Shares in industrial and electronic equipment supplier Electrocomponents (ECM) gained 5% to 673p despite the firm posting just a 2.2% increase in like for like sales for the year to 31 March and cautioning that sales and margins would be lower due to the pandemic.

In the 12 months to the end of March, revenues rose 2.2% on an organic basis to £1.95bn while operating profits dipped 0.5% to £220.7m when excluding amortisation of intangibles on acquisitions, asset write-downs and substantial reorganisation costs.

Sales were impacted in the second half of March, wiping 1% off the full year like for like growth rate even though all of its distribution centres were open and fully operational.

CURRENT TRADING

In the first eight weeks of the new financial year, like for like sales were down 14% led by weakness in Europe, Middle East and Africa (EMEA) which were down 18%. Sales in Northern Europe fell by 19%, while Southern Europe fared worse down 21% and Central Europe fared slightly better down 13%.

Sales in the Americas were down 10% while Asia Pacific sales were down just 2%. The firm noted that the rate of decline had ‘moderated slightly in May as lockdown restrictions began to ease’ in some of its markets.

However, it also warned that the drop-through impact of lost revenue on its adjusted operating profit would be in the region of ‘mid-thirties’ percent, before any mitigating actions.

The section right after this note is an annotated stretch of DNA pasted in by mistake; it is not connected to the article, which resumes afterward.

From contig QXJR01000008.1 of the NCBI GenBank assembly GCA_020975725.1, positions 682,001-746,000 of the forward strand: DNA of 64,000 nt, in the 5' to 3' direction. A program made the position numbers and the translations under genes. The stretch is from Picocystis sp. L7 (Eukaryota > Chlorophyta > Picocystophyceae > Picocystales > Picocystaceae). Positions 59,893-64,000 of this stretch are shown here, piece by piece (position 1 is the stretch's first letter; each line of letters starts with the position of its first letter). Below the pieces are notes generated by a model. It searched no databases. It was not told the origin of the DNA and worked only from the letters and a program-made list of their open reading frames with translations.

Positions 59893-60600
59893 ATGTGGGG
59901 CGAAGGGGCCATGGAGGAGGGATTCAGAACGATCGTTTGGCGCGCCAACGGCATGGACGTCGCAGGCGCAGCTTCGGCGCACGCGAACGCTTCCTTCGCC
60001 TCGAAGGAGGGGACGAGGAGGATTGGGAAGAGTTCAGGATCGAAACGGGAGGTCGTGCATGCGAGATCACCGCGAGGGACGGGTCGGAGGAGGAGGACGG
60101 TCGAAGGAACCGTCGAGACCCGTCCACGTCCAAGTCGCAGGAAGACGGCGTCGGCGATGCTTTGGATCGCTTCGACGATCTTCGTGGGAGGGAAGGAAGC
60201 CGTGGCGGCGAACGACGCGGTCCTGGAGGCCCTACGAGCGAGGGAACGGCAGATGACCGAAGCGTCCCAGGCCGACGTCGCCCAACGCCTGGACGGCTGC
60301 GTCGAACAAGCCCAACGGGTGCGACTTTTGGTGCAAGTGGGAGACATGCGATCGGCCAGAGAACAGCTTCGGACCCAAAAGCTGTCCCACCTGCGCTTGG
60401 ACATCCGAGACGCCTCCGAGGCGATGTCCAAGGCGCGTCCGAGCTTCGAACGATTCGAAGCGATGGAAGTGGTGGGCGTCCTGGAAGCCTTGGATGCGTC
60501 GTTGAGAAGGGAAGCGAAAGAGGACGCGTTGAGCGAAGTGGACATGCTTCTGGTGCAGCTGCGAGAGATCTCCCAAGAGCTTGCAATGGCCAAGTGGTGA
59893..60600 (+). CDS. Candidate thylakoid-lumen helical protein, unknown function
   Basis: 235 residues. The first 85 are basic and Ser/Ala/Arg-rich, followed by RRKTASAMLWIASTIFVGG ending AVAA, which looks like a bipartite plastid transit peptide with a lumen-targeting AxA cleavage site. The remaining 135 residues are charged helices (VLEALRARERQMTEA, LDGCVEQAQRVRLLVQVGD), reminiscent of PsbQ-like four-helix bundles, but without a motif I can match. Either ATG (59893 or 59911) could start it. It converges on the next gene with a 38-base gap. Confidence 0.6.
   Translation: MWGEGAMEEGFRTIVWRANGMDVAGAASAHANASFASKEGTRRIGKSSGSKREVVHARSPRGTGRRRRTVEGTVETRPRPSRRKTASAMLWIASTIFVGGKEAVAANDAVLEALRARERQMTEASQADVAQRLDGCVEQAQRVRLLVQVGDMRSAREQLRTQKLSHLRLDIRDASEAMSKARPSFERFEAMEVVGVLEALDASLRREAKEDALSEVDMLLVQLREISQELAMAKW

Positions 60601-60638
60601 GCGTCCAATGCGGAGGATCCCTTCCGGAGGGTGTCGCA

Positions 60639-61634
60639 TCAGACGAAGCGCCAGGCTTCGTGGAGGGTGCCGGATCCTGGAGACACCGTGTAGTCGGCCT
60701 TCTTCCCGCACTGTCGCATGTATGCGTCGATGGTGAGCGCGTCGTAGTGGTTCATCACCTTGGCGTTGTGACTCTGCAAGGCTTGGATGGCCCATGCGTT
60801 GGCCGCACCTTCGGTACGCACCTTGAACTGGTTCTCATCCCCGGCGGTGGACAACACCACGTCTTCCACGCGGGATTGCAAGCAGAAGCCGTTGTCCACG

In order to manage its cash and outgoings, the firm has cut its capital spending budget by £20m to £60m and slowed less time-sensitive projects while deferring a decision on whether to pay the final dividend for last year and the interim dividend for this year.

In terms of liquidity the firm has £350m of existing banking facilities and is also eligible to borrow from the Bank of England under the Covid financing facility. It is also closely monitoring receivables as delays in payments from customers represent the greatest short-term liquidity risk.

According to its own stress tests, in the event that a second wave of the pandemic were to strike during the second half of the financial year, ‘resulting in limited recovery in revenue during the balance of the current financial year from that seen during the first eight weeks', the firm could continue to operate within its current banking facilities and financial covenants.

 

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Issue Date: 02 Jun 2020